The Four Stages of Culture Shock
Euphoria -- Everything is new and exciting. You are living in a unique place and you see only the best aspects of the environment. However, you begin to notice that where you are living and the local people are different than what you are used to.
Irritation and Hostility -- You begin to notice more and more things that are different than what you are used to. It is no longer exciting living in this foreign country. Although you were initially excited and curious about your new surroundings, you begin to feel irritated, frustrated, angered, and/or depressed. Small nuisances and inconveniences lead to catastrophic upsets. Some symptoms you may experience include homesickness, boredom, withdrawal (spending excessive time reading, only socializing with other Americans, or avoiding contact with local people, etc.), sleeping for excessive periods of time, compulsive eating or drinking, irritability, nightmares, exaggerated cleanliness, and stereotyping of or hostility towards local people. You could feel as if you have lost the ability to work effectively, have unexplainable fits of weeping, and physical ailments (psychosomatic illness).
Most people only experience a few of these symptoms, but the second stage of culture shock can be a difficult period and may last for a long time. It is important and helpful to be aware of these symptoms in order to understand when it happens to you or your friends. Taking steps to counteract these feelings is also a way to feel better. It is also important to share this information with parents and close friends back home. This way they will be able to provide comfort because they are aware of what is happening.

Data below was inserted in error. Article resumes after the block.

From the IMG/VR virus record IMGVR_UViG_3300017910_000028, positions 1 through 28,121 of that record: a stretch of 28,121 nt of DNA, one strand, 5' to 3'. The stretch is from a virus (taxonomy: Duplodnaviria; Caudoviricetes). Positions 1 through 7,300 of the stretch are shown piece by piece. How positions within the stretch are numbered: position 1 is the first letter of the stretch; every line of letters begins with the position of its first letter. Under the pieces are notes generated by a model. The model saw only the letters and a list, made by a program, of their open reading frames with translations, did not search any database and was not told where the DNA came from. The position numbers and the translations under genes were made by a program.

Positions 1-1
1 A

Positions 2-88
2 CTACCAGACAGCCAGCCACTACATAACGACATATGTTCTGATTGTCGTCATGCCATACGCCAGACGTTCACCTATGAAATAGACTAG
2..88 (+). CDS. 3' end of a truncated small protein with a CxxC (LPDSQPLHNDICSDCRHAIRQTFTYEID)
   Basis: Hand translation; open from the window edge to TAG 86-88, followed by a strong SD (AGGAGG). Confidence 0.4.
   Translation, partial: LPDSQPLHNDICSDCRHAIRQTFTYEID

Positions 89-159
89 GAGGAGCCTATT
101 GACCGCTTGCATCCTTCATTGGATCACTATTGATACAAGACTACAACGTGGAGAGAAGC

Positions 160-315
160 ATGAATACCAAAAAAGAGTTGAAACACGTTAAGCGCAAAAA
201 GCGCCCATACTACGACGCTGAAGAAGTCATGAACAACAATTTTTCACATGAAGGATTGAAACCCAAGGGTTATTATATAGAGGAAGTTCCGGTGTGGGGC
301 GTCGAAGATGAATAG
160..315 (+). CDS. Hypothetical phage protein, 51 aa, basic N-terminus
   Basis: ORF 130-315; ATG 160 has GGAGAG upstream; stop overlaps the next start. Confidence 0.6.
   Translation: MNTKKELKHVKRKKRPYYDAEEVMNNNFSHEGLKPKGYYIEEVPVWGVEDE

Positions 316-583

Gradual Adjustment -- You begin to adjust, and your attitude towards your local country, its customs, and people improve. Cultural differences do not seem as important and you are able to interpret such customs. Overall, the culture is more familiar and you begin to feel more comfortable and less isolated. Your sense of humor reappears and jokes about yourself and host country can be made. Your self-confidence will improve and the situation will not seem as discouraging or stressful.
Adaptation or Biculturalism -- You completely recover once you can approach your home culture and the overseas culture with confidence. Your attitude has changed and you accept your new environment as another way of living.